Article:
eukaryotic cell
• Ribosomes use the information from the DNA to
make proteins
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The Nucleus: Information Central
• The nucleus contains most of the cell’s genes
and is usually the most conspicuous organelle
• The nuclear envelope encloses the nucleus,
separating it from the cytoplasm
• The nuclear membrane is a double membrane;
each membrane consists of a lipid bilayer
Copyright © 2008 Pearson Education, Inc., publishing as Pearson Benjamin Cummings
• In the nucleus, DNA and proteins form genetic
material called chromatin
• Chromatin condenses to form discrete
chromosomes
• The nucleolus is located within the nucleus and
is the site of ribosomal RNA (rRNA) synthesis
Copyright © 2008 Pearson Education, Inc., publishing as Pearson Benjamin Cummings
Fig. 6-10
Nucleus
1 µm
Nucleolus
Chromatin
Nuclear envelope:
Inner membrane
Outer membrane
Nuclear pore
Pore
complex
Surface of
nuclear envelope
Rough ER
Ribosome
1 µm
0.25 µm
Close-up of nuclear
envelope
Pore complexes (TEM)
Nuclear lamina (TEM)
Ribosomes: Protein Factories
• Ribosomes are particles made of ribosomal
RNA and protein
• Ribosomes carry out protein synthesis in two
locations:
– In the cytosol (free ribosomes)
– On the outside of the endoplasmic reticulum or the
nuclear envelope (bound ribosomes)
Copyright © 2008 Pearson Education, Inc., publishing as Pearson Benjamin Cummings
Fig. 6-11
Cytosol
Endoplasmic reticulum (ER)
Free ribosomes
Bound ribosomes
Large
subunit
0.5 µm
TEM showing ER and ribosomes
Small
subunit
Diagram of a ribosome
The endomembrane system regulates protein
traffic and performs metabolic functions in the cell
• Components of the endomembrane system:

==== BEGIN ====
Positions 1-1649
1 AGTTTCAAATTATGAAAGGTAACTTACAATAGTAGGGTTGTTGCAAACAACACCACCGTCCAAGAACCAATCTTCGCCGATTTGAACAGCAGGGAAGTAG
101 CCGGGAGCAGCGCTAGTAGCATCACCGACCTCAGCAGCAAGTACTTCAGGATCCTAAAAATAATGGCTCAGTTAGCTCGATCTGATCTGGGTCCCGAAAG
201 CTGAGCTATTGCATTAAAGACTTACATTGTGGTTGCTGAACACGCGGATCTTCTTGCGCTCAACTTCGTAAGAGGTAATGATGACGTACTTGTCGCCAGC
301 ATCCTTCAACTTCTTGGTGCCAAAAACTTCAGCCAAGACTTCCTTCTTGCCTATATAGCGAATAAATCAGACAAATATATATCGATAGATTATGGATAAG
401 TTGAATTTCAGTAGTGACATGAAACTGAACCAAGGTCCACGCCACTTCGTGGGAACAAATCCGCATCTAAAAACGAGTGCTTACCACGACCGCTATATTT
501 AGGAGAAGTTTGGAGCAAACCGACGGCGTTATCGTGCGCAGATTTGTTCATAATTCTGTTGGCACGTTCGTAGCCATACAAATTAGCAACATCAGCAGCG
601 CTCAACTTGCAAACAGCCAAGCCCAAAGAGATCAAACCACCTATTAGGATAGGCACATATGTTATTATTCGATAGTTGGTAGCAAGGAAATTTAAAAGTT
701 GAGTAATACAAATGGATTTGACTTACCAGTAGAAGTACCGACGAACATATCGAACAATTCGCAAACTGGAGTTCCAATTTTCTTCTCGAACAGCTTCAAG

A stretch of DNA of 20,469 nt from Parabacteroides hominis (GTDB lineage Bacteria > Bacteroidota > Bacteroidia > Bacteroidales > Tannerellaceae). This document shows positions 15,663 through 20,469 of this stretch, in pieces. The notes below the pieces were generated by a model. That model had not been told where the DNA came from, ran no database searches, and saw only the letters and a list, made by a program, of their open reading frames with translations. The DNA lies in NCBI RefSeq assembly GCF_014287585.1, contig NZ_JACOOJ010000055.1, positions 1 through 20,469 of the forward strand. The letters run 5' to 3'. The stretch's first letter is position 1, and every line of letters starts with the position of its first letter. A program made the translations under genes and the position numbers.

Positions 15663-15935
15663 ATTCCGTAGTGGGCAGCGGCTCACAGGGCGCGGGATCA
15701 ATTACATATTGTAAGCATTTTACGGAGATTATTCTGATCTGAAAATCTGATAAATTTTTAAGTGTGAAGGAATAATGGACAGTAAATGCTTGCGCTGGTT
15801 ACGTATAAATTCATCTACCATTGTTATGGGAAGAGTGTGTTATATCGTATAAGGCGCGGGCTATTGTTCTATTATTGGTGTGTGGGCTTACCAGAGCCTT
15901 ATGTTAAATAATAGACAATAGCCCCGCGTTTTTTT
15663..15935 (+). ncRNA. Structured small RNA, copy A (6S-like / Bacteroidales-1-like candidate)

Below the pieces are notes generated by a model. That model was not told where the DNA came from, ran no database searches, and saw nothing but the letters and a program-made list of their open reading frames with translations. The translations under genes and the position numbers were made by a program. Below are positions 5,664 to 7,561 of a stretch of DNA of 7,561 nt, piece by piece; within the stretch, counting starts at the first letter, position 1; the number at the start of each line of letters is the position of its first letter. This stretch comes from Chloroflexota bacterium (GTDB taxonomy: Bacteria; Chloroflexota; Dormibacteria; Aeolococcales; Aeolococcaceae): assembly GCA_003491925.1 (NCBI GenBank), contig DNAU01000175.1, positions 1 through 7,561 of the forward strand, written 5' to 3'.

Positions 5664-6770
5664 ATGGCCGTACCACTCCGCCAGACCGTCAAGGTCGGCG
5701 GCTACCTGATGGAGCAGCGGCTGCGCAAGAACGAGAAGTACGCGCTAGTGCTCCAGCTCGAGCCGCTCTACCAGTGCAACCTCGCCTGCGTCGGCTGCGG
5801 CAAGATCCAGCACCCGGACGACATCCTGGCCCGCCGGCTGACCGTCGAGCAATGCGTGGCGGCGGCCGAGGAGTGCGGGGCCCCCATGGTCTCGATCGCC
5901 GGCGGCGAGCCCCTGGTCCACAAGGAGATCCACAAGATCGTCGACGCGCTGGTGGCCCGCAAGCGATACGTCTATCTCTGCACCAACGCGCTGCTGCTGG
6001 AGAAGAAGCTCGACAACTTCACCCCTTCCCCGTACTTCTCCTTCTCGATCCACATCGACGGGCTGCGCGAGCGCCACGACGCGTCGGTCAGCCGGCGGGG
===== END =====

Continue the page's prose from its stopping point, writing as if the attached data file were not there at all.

–
–
–
–
–
–
Nuclear envelope
Endoplasmic reticulum
Golgi apparatus
Lysosomes
Vacuoles
Plasma membrane
• These components are either continuous or
connected via transfer by vesicles
Copyright © 2008 Pearson Education, Inc., publishing as Pearson Benjamin Cummings
The Endoplasmic Reticulum: Biosynthetic
Factory
• The endoplasmic reticulum (ER) accounts for
more than half of the total membrane in many
eukaryotic cells
• The ER membrane is continuous with the
nuclear envelope
• There are two distinct regions of ER:
– Smooth ER, which lacks ribosomes
– Rough ER, with ribosomes studding its surface
Copyright © 2008 Pearson Education, Inc., publishing as Pearson Benjamin Cummings
Fig. 6-12
Smooth ER
Rough ER
ER lumen
Cisternae
Ribosomes
Transport vesicle
Smooth ER
Nuclear
envelope
Transitional ER
Rough ER
200 nm
Functions of Smooth ER
• The smooth ER
–
–
–
–
Synthesizes lipids
Metabolizes carbohydrates
Detoxifies poison
Stores calcium
Copyright © 2008 Pearson Education, Inc., publishing as Pearson Benjamin Cummings
Functions of Rough ER
• The rough ER
– Has bound ribosomes, which secrete glycoproteins
(proteins covalently bonded to carbohydrates)
– Distributes transport vesicles, proteins surrounded
by membranes
– Is a membrane factory for the cell
Copyright © 2008 Pearson Education, Inc., publishing as Pearson Benjamin Cummings
The Golgi Apparatus: Shipping and
Receiving Center
• The Golgi apparatus consists of flattened
membranous sacs called cisternae
• Functions of the Golgi apparatus:
– Modifies products of the ER
– Manufactures certain macromolecules
– Sorts and packages materials into transport vesicles
Copyright © 2008 Pearson Education, Inc., publishing as Pearson Benjamin Cummings
Fig. 6-13
cis face
(“receiving” side of Golgi
apparatus)
0.1 µm
Cisternae
trans face
(“shipping” side of Golgi
apparatus)
TEM of Golgi apparatus